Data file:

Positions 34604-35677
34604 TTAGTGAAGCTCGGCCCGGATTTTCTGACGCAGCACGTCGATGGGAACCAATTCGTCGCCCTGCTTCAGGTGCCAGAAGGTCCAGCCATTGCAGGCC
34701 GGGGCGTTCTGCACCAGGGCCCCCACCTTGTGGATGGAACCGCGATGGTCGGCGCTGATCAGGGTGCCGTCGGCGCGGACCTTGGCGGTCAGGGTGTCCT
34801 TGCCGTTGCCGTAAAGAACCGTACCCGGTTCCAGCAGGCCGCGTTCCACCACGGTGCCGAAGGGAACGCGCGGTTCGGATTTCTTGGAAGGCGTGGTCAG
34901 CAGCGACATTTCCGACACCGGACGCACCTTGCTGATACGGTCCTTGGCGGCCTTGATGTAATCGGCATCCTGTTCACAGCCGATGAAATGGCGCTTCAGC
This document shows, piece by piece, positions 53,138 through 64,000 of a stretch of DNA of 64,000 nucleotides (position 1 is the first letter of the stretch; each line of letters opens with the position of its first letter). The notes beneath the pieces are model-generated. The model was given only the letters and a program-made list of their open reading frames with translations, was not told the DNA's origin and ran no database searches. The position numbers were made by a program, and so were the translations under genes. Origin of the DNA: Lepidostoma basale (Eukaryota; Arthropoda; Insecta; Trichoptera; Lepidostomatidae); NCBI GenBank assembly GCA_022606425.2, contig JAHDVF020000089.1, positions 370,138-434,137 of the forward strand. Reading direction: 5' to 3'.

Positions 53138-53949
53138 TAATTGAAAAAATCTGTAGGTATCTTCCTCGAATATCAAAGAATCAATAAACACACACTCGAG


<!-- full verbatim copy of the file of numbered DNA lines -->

Positions 34604-35677
34604 TTAGTGAAGCTCGGCCCGGATTTTCTGACGCAGCACGTCGATGGGAACCAATTCGTCGCCCTGCTTCAGGTGCCAGAAGGTCCAGCCATTGCAGGCC
34701 GGGGCGTTCTGCACCAGGGCCCCCACCTTGTGGATGGAACCGCGATGGTCGGCGCTGATCAGGGTGCCGTCGGCGCGGACCTTGGCGGTCAGGGTGTCCT
34801 TGCCGTTGCCGTAAAGAACCGTACCCGGTTCCAGCAGGCCGCGTTCCACCACGGTGCCGAAGGGAACGCGCGGTTCGGATTTCTTGGAAGGCGTGGTCAG
34901 CAGCGACATTTCCGACACCGGACGCACCTTGCTGATACGGTCCTTGGCGGCCTTGATGTAATCGGCATCCTGTTCACAGCCGATGAAATGGCGCTTCAGC
This document shows, piece by piece, positions 53,138 through 64,000 of a stretch of DNA of 64,000 nucleotides (position 1 is the first letter of the stretch; each line of letters opens with the position of its first letter). The notes beneath the pieces are model-generated. The model was given only the letters and a program-made list of their open reading frames with translations, was not told the DNA's origin and ran no database searches. The position numbers were made by a program, and so were the translations under genes. Origin of the DNA: Lepidostoma basale (Eukaryota; Arthropoda; Insecta; Trichoptera; Lepidostomatidae); NCBI GenBank assembly GCA_022606425.2, contig JAHDVF020000089.1, positions 370,138-434,137 of the forward strand. Reading direction: 5' to 3'.

Positions 53138-53949
53138 TAATTGAAAAAATCTGTAGGTATCTTCCTCGAATATCAAAGAATCAATAAACACACACTCGAG